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Friday, December 28, 2012

Bahrain Detains Officer for Slapping Man

Although Bahrain has previously failed to prosecute members of the security forces caught on video shooting unarmed protesters, this week an officer who slapped a man with a baby in his arms was detained after video of the incident attracted wide attention.

The activist Ala'a Shehabi drew attention to the video, which was recorded on Sunday in the village of A'ali.

The clip, which has been viewed more than 450,000 times this week, prompted Bahrain's interior ministry to announce that the officer had been detained pending an investigation.

After video of another incident was posted online, Bahrain's interior minister “condemned the behavior of policemen seen recently in videos circulating on social media” in a statement. The minister also asked members of the public who record such violations to report them to the authorities.

An opposition activist who blogs as Chan'ad Bahraini suggested that it was odd for the government to encourage witnesses who record abusive behavior by the police to come forward less than two weeks after jailing a leading rights activist for documenting injuries suffered by a protester on Twitter.

As Mohamed Hassan pointed out in a post for Global Voices, however, the interior ministry's official statements were undermined by comments made by Bahrain's police chief, Tariq al-Hassan. In a series of updates on his personal Twitter account translated by the Global Voices blogger, the senior police official suggested that such video recording of police brutality were part of a plot:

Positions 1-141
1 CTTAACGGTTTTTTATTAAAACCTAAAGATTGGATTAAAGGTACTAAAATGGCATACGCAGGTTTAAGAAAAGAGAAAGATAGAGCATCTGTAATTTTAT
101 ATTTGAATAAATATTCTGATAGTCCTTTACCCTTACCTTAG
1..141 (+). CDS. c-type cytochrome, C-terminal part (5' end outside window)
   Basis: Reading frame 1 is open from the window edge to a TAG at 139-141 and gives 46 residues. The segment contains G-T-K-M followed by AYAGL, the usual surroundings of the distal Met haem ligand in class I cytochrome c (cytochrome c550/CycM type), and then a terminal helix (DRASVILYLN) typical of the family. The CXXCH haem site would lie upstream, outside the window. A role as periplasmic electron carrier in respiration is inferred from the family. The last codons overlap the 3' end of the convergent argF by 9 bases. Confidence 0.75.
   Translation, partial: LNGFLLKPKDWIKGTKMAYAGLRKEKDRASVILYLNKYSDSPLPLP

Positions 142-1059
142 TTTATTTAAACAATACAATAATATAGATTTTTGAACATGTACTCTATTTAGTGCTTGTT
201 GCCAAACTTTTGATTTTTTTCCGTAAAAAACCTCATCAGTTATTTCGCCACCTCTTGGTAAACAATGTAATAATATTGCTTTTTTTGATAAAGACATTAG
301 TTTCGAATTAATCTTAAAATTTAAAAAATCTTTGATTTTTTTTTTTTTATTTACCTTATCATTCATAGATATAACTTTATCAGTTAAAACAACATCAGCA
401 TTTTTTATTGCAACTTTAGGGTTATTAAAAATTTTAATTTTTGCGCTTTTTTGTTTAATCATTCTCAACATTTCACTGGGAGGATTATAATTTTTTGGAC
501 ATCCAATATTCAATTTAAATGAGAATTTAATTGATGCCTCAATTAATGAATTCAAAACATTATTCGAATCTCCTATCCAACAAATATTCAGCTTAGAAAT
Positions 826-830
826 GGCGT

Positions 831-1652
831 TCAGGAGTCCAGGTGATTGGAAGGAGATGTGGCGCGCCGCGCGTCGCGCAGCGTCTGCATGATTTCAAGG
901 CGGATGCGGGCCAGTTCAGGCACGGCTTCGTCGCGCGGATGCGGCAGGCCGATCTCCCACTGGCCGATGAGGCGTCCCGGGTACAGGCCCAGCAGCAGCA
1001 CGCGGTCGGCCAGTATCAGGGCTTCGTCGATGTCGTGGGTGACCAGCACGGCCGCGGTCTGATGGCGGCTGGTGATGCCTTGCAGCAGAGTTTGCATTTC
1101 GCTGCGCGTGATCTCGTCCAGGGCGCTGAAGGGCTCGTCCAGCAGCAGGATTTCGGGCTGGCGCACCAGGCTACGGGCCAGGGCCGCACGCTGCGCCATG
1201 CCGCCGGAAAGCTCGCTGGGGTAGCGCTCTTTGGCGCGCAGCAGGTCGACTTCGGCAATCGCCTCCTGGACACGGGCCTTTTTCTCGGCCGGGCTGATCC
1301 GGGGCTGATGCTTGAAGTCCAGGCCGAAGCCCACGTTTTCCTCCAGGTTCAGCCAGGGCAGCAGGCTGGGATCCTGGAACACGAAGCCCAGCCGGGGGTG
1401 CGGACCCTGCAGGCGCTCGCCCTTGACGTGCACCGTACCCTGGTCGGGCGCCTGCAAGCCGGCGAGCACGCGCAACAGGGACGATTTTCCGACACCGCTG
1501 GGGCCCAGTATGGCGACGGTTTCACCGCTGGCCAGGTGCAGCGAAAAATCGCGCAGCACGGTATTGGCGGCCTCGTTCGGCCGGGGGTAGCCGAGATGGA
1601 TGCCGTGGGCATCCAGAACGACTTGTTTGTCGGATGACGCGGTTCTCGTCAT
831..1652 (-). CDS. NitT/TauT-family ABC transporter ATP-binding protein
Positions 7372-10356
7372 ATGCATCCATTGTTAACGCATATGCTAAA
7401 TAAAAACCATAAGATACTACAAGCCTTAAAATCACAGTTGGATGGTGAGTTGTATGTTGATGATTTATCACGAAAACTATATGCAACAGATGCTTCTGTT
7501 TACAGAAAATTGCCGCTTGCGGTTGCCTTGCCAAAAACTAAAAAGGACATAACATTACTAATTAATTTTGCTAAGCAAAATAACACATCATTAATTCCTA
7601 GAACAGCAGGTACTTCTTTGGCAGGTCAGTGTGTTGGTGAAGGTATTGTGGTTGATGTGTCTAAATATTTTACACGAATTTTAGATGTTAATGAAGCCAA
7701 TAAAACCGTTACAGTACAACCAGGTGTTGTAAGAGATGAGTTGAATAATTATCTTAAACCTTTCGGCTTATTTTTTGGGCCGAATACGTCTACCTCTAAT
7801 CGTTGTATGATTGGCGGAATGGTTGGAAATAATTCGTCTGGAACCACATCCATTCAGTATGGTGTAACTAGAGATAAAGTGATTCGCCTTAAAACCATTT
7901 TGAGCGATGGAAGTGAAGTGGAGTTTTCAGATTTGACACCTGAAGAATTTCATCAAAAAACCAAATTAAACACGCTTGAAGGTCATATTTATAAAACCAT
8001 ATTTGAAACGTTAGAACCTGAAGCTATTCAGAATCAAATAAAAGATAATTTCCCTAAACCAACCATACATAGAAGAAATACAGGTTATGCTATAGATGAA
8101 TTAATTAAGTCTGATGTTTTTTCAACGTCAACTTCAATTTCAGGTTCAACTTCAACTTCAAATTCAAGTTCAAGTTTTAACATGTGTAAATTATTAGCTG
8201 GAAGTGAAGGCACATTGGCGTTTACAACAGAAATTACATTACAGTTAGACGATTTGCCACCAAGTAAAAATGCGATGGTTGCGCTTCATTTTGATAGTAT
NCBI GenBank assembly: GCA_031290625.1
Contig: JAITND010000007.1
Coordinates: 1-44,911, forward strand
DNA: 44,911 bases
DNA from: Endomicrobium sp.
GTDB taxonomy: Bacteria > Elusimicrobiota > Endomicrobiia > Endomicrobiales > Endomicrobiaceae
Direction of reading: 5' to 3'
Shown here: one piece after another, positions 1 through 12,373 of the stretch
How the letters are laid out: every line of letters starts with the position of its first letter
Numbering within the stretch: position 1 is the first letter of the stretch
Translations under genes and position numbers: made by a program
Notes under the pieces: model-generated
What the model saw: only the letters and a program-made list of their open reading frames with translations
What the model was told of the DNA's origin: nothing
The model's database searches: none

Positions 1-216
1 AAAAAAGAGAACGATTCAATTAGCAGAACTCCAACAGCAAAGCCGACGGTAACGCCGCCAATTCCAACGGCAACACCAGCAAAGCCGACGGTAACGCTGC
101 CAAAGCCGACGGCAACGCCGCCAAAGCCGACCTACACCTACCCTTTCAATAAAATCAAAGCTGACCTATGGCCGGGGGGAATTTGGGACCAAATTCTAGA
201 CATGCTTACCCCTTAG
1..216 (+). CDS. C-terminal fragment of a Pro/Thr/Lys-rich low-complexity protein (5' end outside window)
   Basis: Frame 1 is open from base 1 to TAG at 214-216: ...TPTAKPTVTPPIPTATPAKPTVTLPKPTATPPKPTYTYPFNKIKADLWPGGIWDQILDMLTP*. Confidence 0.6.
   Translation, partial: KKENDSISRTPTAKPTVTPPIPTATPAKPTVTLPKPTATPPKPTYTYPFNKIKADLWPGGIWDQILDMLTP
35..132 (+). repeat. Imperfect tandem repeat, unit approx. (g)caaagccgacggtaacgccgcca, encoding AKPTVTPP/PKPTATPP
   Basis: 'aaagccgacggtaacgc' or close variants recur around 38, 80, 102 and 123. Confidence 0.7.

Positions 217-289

Attempts to defame the ministry of interior and its staff is a part of a fierce war by known and exposed persons and organizations after their previous plans have failed.

Those organizations and their followers use derogatory terms towards policemen to demean their personalities and incite hate towards them among the people young and old.

They set up ambushes for policemen based on scenarios prepared by media professionals working in known media channels in other countries and then filmed and released when needed.

These traitorous fakers publish those scenes and exaggerate them as they are instructed and the way that fits the go als of those countries and theirs.

The Global Voices blogger also translated a Twitter comment from the Qatari journalist Mohamed Fahad Alqahtani, who observed: “The slap video is agonizing because it is a testimony that the dignity of a human is the least appreciated thing on the priority list of some Gulf police states. What a shame!”